If you didn’t attend our recent mobile phone security webinar, you may wonder what all the fuss is about – surely mobile phones are protected against cyber threats you ask.
Unfortunately you have to remember that your mobile phone or tablet is just another computer and, as such, is still as vulnerable to cyber threats and attacks as your laptop or PC.
- Your phone often contains valuable personal and business data – banking apps, sensitive information etc.
- Devices like phones are easily lost. They’re also fairly easy to steal. Criminals know this and it makes you and your staff targets because of what these devices contain.
- Cyber criminals have very sophisticated methods to hack into devices these days. And they also do things like ‘shoulder surf’ – for example, peering over your shoulder in a crowded place to try and catch you entering a password or PIN, or view sensitive data.
And that’s not all unfortunately. News articles like this one from well-known publication ‘Tech Radar
’, report that Apple has just fixed three Zero-Day flaws, which were intended to hack vulnerable iPhones, Macs and iPads.
What are zero-day cyber attacks?
A zero-day attack is when cyber attackers discover a flaw and exploit the vulnerability – usually in software – before the developer (Apple in this case) is aware of it or has released an official patch or update. This effectively gives them ‘zero days’ to fix the problem.
Apparently the vulnerabilities here resided in the multi-platform WebKit browser engine. WebKit is Apple’s browser engine and the underlying technology in the Safari web browser, as well as being used in all web browsers on iOS and iPadOS. Tech Radar points out that, “As such, WebKit is an attractive target for threat actors looking for vulnerabilities that can be used to grant access to the target.” Worrying right?
The list of impacted devices is here (and it’s not just mobile phones):
- iPhone 6s (all models), iPhone 7 (all models), iPhone SE (1st generation), iPad Air 2, iPad mini (4th generation), iPod touch (7th generation), and iPhone 8 and later
- iPad Pro (all models), iPad Air 3rd generation and later, iPad 5th generation and later, and iPad mini 5th generation and later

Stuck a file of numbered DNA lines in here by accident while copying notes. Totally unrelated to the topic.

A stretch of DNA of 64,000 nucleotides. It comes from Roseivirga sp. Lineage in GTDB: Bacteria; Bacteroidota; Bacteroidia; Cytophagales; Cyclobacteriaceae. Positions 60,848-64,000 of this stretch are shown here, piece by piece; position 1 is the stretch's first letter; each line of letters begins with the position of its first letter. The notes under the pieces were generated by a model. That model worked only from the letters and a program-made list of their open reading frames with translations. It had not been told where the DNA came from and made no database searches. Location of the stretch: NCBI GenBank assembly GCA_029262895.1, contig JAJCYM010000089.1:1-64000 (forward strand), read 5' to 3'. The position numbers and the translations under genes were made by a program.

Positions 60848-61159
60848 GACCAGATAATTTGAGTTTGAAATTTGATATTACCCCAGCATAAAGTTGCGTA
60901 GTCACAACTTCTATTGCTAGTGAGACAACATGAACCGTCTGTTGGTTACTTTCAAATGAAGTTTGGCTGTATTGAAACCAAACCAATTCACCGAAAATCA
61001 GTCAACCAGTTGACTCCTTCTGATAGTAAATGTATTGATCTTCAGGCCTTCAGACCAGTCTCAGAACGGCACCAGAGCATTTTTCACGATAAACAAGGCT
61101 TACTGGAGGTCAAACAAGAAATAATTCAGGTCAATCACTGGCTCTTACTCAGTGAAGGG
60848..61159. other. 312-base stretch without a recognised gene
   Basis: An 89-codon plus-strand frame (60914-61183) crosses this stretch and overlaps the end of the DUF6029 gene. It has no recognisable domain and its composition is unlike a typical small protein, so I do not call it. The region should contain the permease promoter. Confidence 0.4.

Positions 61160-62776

- Macs running macOS Big Sur, Monterey, and Ventura
- Apple Watch Series 4 and later
- Apple TV 4K (all models)
- Apple TV HD
You will be relieved to hear that Apple has addressed these particular zero-day flaws but everyone should check that they have installed the latest updates on their devices in order to include the fixes.
How to reduce the risks of being the victim of cyber attack
Bear in mind that we have given examples of the most recent bugs but there have been others in the past and there will be many more in the future.
If you tighten up your cybersecurity protection you will be more ready for these attacks.
As well as updating your software when prompted you should take other steps to lessen the risk of becoming a victim:
- Avoid using public WiFi wherever possible as it isn’t secure and criminals can hack in. Use mobile data instead or a VPN.
- Use strong passwords which aren’t guessable – criminals will check for obvious passwords like your favourite football team or pet’s name, well-known strings of letters like abcdef, or numbers 123456 – or the word ‘password’, ‘querty’ or ‘guest’. Use separate passwords for personal and business use and make them longer. Use a different password for your bank account!
- To tackle the challenge of remembering all your passwords, keep them in a Password Manager, rather than writing them down or having an Excel spreadsheet or other list on your computer.
- Some accounts, like bank accounts, use multifactor authenticaton and will send you a code to verify your identity. You can set up a similar system of multifactor authentication on your phone. Microsoft and Duo are two examples of authenticators.
- Only download approved apps.
- Be aware that you might receive spam and malicious messages and emails – look out for them and don’t open any links that you can’t verify.